After having to work with Marx Foods to get these delivered (I live in a rural place with crazy address issues and they were very great at working with me so I could get them), they arrived in a box packed with paper. The plates were not wrapped but sitting in a stack in the box.They were however packed in with some brown paper. I honestly did not see the reason for the packing paper. The plates were not going to break or such. I feel it would have been more environmentally friendly if they had just placed the plates in a box. Also having the plates not wrapped in anything kind of scared me, I am a germ freak so I wondered about the sanitary conditions of shipping, packing, etc with free packed plates. How am I to know that there weren't bugs crawling around on these? I realize that wrapping them in plastic is also not environmentally friendly though.
These plates are made in India. Leaves that have fallen off of a specific type of palm tree are collected, rinsed and formed. The plates are pressed using heated metal presses and I was informed that the process of making the plates if very sanitary. The employees that make these plates are paid a living wage although that has not been verified by an independent third party. (More info on how these plates are made)
Once the plates are made, they are then shipped (via sea freight) to a warehouse in the US and then shipped via UPS to the consumer's house.
All plates have words imprinted on them. I'm not such a huge fan of that. Since they cost a lot more than disposable plates you can buy in the store and are probably only going to be used on special occasions, I feel that the words take away from the elegance of these plates.
Speaking of cost - if you wanted to order some of these plates, here's the cost you are looking at: $33.50 per 25 pieces / $77.25 per 100 pieces. Definitely cheaper to buy in bulk, but if you are looking at these in a budget sense (and since one or both of us have been in school since we've been married I tend to be more frugal than some other people), these are really expensive sine you can buy 100 plates in the store for a lot less (even the higher quality disposable plates that are also compostable and made with recycled materials.) When I asked about the cost of these plates for those on a budget, I was told:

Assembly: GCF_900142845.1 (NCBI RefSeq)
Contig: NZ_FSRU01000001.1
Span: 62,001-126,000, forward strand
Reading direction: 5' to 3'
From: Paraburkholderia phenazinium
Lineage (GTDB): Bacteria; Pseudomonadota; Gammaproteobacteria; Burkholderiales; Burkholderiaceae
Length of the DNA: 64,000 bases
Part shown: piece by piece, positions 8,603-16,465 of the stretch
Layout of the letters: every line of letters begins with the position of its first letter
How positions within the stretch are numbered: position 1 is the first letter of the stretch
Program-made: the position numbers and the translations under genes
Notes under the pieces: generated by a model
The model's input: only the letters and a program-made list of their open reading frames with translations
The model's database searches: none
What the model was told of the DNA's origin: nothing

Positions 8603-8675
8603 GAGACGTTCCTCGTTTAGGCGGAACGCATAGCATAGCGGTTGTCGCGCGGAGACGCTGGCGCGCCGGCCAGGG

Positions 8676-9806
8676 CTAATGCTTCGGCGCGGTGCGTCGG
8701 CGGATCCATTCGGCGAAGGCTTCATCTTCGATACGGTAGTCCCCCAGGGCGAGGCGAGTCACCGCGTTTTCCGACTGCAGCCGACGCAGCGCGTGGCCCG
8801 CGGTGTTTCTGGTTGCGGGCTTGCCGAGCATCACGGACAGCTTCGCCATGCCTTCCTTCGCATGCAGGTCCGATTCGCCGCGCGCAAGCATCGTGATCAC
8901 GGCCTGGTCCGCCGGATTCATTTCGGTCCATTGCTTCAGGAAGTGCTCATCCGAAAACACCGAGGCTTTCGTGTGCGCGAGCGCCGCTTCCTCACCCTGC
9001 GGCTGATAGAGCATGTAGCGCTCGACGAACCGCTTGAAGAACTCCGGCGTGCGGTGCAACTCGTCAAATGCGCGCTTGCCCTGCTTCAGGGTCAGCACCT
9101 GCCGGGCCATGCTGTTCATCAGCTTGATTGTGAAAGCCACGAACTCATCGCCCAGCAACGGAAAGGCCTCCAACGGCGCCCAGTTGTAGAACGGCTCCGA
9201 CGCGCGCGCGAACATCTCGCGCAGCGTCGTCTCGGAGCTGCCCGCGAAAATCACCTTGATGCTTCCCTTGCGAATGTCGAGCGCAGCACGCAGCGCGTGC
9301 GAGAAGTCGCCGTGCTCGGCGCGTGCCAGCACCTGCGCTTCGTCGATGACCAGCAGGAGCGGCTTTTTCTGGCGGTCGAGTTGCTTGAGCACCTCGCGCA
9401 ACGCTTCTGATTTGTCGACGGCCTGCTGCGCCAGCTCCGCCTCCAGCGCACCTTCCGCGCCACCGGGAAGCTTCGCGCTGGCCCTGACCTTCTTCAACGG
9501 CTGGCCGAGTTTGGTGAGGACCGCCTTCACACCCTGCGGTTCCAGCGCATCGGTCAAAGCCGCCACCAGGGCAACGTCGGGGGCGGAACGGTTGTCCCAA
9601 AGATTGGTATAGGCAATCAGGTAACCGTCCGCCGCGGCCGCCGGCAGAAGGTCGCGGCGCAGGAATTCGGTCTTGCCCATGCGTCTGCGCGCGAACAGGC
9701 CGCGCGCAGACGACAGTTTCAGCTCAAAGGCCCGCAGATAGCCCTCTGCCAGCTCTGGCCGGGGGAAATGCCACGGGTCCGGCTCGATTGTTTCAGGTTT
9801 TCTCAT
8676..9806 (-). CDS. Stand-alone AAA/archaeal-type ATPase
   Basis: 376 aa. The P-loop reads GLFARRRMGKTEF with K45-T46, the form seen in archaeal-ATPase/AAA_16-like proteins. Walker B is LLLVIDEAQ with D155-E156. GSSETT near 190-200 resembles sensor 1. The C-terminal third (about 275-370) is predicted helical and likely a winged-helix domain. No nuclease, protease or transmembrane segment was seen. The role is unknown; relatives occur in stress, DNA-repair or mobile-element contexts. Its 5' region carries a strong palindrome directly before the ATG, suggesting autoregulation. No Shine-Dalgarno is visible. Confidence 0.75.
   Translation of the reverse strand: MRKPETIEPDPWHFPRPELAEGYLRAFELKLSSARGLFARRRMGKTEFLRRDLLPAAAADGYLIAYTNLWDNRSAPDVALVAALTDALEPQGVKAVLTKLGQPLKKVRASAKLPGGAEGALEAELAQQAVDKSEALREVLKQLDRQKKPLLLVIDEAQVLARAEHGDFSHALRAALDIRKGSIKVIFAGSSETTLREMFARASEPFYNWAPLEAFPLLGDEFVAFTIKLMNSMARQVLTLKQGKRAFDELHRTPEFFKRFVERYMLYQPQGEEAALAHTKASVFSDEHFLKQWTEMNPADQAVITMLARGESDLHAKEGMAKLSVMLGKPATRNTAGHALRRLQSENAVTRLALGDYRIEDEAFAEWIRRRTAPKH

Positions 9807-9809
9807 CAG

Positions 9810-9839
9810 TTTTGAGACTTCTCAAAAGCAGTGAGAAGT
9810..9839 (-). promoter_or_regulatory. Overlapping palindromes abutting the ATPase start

Compared to paper, these plates are obviously much more expensive. If you are going for a budget angle, these plates are considerably less expensive than renting china for weddings, for example. But, for the most part, these plates do not fit into modest budgets for everyday use. Our customers use them predominantly for special occasions … when they want to serve food on elegant plates and they don’t want to do dishes … but that they also want to be eco-minded.I could see it, but not with the words on the plates. The elegance is lost for me when there are words imprinted on them - but maybe that is just me.
So if you are spending that much on a disposable plate, is it reusable? I know people who try to reuse the cheap disposable plates (you know the ones that pretty much fall apart while you are using them...) so I thought that you all might be interested in how these handle washing.
Well the Dishwasher is definitely out unless you want to have them lose their form. I actually took the bowl out before it dried so I could try to reshape it with two bowls...
These plates can be composted when you are finished using them - so build up your soil with them instead of filling a landfill! Another bonus of these plates is that they are super tough and can hold a plate full of food without the person using them worrying about it ending up on the ground (unless you're me and are super clumsy!) It can hold corn on the cob, etc. just fine.